In a matter of months the Zika virus has gone from a relatively unknown ailment to what the World Health Organization now calls a "global emergency". The mosquito-borne virus is expected to infect up to four million people by the end of the year. Despite all the warnings, very little is confirmed about the disease's consequences and how best to stop its spread.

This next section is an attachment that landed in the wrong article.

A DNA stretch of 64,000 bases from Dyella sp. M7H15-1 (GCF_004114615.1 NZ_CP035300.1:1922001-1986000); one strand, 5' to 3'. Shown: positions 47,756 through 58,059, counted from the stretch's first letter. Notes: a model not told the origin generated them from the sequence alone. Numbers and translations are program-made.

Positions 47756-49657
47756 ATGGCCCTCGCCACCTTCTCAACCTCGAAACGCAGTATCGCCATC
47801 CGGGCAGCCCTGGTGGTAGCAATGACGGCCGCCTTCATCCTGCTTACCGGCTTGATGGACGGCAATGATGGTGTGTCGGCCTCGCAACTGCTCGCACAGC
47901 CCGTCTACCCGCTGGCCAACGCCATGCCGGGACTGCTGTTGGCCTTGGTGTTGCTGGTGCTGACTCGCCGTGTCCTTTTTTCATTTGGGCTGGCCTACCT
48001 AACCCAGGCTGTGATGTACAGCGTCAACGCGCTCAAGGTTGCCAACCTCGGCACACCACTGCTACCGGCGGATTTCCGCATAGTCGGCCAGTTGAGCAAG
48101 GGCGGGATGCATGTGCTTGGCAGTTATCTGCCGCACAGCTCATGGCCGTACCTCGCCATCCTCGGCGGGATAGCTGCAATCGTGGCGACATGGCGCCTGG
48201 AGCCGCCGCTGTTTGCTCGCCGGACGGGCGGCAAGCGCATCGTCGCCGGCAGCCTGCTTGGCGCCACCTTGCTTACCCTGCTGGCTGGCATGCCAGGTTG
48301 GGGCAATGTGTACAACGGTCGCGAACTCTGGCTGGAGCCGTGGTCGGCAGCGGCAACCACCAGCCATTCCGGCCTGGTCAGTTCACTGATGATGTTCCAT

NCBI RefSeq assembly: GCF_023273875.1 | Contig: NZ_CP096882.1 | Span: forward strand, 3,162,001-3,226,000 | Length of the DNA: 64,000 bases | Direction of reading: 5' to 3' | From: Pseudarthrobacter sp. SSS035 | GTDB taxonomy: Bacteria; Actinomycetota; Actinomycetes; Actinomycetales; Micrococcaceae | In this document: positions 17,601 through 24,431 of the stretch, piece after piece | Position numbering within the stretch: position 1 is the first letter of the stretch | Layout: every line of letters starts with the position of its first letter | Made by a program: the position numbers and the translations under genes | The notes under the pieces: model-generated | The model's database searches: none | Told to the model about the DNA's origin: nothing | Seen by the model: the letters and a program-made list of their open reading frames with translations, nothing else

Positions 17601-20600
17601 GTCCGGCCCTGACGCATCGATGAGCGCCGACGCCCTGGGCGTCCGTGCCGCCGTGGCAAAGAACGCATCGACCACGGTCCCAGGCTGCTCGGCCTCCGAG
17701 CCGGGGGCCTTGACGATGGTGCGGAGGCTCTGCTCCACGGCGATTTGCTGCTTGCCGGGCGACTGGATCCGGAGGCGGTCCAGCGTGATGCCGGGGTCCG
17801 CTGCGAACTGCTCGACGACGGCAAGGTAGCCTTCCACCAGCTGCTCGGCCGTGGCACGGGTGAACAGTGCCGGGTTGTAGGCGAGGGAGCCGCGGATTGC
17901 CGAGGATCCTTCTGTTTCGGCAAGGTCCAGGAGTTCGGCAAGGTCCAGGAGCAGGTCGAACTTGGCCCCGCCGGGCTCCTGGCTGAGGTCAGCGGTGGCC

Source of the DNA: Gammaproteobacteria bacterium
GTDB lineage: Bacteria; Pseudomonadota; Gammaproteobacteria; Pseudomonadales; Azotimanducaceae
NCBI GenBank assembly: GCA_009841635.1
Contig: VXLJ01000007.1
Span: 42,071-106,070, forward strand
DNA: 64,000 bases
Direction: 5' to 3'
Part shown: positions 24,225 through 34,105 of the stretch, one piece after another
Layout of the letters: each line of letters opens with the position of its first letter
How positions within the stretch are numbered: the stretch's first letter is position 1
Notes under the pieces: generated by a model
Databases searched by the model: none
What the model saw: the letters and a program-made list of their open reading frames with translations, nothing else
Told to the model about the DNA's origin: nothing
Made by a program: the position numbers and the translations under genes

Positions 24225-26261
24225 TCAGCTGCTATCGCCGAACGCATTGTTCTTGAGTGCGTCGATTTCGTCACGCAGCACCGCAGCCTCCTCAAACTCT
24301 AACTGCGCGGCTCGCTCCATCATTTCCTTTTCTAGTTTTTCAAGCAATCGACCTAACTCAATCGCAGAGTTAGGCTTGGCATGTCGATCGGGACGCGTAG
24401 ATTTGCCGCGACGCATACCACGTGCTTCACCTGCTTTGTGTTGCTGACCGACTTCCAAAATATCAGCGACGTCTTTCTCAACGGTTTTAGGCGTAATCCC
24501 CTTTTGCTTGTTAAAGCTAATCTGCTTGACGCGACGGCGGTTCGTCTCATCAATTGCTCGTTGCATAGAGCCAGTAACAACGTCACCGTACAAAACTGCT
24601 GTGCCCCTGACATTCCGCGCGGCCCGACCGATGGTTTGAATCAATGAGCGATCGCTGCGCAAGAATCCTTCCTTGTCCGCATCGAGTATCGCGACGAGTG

A race is on around the world to bring the first Zika vaccine to the market, but it might come too late. In countries at high risk of Zika, women have been told to avoid falling pregnant, in case babies are born with the birth defect microcephaly. But in South America, where the disease is most prevalent, abortion is often illegal and access to contraception sometimes limited. Communities and scientists are trying to find new, innovative ways to combat the spread of the disease.